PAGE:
Honduras' de facto leader Roberto Micheletti lifted an emergency decree on Monday that had suspended some civil liberties and shut two media outlets loyal to ousted President Manuel Zelaya.
Micheletti had come under international pressure to lift the emergency measures as the Organization of American States tries to negotiate an end to a crisis triggered when Zelaya was toppled in a June coup. Zelaya slipped back into the country two weeks ago and has taken refuge in the Brazilian embassy.
Zelaya slipped back into the country two weeks ago and has taken refuge in the Brazilian embassy in Tegucigalpa with his wife and scores of followers. Troops and police in riot gear have ringed the mission to curb pro-Zelaya protests.
"I am going to respectfully ask, that just as we took the decision to impose it, that we lift it," Micheletti told local television in an interview when asked about the decree.
Both Honduran leaders say they are ready for talks, but their key demands remain unchanged. Micheletti says Zelaya must face the courts and is resisting pressure to restore him to power, while Zelaya insists he be reinstated unconditionally.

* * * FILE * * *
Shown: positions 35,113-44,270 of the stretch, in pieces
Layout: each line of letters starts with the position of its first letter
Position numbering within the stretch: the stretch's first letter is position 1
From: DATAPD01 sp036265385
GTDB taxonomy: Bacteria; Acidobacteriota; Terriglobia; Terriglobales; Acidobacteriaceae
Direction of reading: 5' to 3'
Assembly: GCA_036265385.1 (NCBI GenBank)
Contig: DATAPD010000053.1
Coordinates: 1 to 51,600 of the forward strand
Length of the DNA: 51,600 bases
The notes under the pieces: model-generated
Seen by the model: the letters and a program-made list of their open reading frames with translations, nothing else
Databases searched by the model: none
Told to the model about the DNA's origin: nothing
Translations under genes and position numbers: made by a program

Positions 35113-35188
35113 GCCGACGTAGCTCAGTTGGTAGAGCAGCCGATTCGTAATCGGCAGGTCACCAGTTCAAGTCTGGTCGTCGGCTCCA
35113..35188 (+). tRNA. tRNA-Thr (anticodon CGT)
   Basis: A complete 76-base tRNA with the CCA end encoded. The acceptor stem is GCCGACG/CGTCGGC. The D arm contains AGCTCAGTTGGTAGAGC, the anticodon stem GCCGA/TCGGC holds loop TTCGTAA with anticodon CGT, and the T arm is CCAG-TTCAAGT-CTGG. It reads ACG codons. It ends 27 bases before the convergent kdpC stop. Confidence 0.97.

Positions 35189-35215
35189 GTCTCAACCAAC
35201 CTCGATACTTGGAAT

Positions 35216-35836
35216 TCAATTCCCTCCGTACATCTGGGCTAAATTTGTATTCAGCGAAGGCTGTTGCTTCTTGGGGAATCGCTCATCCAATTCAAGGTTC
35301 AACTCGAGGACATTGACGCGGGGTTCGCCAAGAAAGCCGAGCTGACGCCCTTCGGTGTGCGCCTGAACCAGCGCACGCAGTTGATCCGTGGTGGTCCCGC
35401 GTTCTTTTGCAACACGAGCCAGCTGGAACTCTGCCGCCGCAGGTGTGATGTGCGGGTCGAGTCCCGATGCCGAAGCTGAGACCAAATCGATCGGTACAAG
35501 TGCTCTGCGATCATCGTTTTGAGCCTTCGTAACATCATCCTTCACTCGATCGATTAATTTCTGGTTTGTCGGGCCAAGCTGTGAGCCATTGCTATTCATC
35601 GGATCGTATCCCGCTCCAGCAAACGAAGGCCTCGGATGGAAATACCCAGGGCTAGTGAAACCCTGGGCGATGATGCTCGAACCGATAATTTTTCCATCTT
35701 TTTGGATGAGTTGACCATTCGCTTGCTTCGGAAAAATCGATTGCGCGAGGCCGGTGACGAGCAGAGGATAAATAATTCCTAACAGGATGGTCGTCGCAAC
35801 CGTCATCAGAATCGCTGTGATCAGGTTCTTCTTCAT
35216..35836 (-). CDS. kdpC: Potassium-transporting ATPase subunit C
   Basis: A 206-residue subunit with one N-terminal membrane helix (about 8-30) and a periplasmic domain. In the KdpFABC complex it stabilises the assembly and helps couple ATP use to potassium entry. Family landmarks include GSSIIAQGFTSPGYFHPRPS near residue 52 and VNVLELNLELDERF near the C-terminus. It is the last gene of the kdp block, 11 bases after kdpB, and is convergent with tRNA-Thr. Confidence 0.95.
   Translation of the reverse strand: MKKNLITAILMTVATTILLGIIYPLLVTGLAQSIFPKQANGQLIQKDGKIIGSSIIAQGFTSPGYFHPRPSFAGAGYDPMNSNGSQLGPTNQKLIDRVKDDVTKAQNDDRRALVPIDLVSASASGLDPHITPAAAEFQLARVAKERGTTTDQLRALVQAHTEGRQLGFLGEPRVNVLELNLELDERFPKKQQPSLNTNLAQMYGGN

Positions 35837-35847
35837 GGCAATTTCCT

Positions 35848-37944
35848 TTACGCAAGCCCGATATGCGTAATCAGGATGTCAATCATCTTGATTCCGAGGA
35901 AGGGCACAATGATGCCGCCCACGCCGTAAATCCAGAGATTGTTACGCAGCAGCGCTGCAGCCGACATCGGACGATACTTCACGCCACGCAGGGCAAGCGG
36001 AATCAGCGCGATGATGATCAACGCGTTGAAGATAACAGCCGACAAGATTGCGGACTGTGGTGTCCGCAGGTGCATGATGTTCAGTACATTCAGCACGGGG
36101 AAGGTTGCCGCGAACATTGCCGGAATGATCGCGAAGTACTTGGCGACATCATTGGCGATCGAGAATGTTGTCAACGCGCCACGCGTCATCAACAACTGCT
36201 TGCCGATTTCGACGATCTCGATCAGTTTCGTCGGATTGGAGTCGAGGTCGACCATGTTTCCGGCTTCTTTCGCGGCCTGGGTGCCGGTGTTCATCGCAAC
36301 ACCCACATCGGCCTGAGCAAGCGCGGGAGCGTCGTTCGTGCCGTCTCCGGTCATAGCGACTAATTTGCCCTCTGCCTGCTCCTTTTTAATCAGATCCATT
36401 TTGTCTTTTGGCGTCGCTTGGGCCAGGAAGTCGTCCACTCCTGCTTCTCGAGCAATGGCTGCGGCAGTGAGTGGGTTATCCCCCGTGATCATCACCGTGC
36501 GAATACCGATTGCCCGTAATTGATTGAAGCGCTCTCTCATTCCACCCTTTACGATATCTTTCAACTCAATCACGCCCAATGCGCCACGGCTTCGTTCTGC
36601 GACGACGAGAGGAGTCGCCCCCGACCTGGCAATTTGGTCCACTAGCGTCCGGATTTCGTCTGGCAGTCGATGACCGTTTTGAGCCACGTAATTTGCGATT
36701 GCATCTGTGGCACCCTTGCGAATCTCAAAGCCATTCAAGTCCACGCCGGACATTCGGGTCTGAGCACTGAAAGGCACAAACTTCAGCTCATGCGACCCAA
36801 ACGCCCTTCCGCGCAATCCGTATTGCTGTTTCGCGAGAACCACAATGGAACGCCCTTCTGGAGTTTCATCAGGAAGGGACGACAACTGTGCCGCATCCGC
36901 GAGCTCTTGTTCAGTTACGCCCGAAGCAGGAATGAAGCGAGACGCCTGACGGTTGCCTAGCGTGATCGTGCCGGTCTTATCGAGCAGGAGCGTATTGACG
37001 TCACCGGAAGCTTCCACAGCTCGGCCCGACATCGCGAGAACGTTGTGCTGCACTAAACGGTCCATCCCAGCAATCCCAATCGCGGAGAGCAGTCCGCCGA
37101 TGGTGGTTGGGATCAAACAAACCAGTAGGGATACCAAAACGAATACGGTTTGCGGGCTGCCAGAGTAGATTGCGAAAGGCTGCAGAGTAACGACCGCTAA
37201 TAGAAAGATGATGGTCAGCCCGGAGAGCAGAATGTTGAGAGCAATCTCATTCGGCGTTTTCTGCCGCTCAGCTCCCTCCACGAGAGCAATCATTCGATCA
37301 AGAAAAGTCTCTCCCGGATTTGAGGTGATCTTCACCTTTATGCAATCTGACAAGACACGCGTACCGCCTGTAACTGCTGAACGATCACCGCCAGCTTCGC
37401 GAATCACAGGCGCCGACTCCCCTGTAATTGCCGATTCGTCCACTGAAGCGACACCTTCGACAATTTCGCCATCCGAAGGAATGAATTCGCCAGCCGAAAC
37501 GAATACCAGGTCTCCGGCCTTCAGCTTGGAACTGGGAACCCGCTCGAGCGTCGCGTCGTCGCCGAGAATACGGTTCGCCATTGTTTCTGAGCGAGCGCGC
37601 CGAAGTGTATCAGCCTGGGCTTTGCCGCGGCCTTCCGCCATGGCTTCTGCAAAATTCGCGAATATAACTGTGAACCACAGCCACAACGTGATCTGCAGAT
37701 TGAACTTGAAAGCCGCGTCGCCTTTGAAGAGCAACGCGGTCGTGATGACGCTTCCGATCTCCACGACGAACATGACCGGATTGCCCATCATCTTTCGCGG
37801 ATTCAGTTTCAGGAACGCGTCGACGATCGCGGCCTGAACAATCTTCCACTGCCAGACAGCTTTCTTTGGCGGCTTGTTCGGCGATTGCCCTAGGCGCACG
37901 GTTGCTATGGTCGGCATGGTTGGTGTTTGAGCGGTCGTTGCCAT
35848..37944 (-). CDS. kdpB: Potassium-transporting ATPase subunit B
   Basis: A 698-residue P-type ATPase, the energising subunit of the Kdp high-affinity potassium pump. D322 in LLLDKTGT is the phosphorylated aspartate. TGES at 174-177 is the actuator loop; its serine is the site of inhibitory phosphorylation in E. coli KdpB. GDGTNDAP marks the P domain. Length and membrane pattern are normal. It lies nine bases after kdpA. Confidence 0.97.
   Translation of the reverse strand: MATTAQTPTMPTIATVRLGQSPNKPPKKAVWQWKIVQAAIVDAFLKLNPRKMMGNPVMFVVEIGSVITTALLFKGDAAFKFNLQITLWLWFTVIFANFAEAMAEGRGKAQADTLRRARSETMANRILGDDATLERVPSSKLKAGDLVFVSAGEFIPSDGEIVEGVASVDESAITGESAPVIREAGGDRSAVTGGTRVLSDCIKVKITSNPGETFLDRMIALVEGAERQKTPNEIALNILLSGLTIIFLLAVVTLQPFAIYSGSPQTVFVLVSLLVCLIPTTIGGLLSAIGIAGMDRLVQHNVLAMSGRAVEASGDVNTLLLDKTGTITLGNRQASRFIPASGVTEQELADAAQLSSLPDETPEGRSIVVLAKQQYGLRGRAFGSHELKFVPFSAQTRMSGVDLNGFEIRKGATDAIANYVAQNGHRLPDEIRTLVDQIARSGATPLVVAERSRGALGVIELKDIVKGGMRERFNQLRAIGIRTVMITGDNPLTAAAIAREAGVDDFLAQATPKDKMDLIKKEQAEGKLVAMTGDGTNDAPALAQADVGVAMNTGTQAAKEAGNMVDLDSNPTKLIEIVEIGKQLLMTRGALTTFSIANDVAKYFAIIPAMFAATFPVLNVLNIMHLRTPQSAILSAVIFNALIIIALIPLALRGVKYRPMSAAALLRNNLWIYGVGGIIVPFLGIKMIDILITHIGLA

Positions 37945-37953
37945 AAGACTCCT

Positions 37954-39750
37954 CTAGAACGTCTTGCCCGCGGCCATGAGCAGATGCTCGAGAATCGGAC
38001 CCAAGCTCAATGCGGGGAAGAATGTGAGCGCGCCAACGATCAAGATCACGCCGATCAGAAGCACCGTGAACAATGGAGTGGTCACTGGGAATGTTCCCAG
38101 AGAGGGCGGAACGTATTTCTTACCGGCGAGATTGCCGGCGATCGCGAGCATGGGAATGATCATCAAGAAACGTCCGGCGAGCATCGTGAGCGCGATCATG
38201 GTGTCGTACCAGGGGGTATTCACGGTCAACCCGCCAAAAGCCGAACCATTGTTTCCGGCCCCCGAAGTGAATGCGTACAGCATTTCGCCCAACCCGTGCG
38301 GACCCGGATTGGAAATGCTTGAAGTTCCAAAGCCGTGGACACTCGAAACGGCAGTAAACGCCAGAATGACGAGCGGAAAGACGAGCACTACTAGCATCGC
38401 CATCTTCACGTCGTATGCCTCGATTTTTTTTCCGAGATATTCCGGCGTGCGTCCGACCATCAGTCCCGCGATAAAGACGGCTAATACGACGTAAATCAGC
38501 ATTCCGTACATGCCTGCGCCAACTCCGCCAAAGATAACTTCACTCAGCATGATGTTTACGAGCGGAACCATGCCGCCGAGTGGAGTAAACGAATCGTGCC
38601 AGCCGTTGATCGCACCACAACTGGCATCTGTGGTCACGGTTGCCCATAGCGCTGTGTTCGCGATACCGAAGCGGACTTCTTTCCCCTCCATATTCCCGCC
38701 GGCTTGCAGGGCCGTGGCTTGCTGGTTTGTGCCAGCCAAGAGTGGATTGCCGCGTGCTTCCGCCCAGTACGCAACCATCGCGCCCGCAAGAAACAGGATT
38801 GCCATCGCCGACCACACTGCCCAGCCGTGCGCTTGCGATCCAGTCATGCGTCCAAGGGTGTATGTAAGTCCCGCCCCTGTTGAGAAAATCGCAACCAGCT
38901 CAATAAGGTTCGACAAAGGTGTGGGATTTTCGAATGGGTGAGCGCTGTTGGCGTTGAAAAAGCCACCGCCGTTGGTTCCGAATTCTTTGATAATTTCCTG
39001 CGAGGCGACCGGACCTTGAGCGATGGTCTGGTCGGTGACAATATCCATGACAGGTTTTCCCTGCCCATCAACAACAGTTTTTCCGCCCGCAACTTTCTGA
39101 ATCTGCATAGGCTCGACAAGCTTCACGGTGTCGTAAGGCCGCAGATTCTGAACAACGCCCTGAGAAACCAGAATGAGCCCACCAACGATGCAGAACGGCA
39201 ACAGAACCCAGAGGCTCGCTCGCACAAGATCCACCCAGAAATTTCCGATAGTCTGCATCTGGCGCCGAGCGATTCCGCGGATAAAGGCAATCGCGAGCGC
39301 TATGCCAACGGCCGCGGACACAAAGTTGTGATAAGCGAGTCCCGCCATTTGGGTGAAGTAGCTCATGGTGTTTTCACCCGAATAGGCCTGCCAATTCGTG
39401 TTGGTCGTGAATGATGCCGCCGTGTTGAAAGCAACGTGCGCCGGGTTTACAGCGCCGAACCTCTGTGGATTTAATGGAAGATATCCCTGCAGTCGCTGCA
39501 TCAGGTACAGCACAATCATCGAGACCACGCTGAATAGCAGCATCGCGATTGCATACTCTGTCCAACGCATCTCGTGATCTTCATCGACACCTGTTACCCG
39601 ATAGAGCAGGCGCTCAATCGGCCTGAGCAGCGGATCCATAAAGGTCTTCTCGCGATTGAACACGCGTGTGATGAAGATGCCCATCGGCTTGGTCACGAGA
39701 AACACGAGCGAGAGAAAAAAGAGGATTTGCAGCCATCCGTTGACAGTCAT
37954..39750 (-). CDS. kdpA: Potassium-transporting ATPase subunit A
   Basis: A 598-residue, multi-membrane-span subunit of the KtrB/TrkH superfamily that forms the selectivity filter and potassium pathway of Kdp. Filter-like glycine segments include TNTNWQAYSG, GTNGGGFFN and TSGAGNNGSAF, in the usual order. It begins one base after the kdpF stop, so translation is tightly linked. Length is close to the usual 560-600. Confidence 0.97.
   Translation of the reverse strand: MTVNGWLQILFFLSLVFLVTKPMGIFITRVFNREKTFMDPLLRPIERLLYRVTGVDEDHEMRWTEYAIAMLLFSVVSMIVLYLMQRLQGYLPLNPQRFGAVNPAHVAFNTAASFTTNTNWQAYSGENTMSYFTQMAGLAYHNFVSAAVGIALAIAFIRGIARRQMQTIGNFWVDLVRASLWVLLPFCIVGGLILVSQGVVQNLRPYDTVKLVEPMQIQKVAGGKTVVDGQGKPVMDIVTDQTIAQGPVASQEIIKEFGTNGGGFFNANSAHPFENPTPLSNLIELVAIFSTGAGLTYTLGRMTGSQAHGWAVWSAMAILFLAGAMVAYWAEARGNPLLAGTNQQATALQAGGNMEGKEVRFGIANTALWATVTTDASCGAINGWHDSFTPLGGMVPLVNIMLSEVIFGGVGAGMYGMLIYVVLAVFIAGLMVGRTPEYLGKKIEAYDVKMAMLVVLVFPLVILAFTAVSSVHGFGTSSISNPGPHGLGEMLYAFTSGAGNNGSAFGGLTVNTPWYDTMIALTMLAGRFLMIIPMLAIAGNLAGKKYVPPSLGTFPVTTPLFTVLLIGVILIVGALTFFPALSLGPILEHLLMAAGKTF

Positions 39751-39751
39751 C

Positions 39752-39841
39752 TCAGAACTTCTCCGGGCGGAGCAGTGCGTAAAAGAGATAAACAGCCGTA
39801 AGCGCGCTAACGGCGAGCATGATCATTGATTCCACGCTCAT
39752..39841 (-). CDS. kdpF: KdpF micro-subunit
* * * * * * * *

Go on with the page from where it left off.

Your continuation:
The deposed leader said in a statement on Monday that as part of negotiations the decree should be lifted, shuttered media should be reopened and he should be allowed to freely receive visitors for talks.
"Dialogue ... is only possible and can only be fruitful if there is an atmosphere of transparency, frankness, tolerance and freedom," the statement said.
Washington has pressured Micheletti's supporters by cutting aid and revoking visas but shied away from tougher measures, such as trade sanctions.
Talks this week will likely center on the San Jose agreement drafted by Costa Rican President Oscar Arias when he mediated in talks earlier in the crisis. The document calls for Zelaya's restoration, a form of political amnesty and a unity government until the scheduled Nov. 29 elections.
Zelaya's term was scheduled to end in January.
Micheletti has said he could step down if Zelaya does the same and insists elections are the solution to the crisis.
But the United States and other countries say they may not recognize the November vote if there is no prior accord involving Zelaya.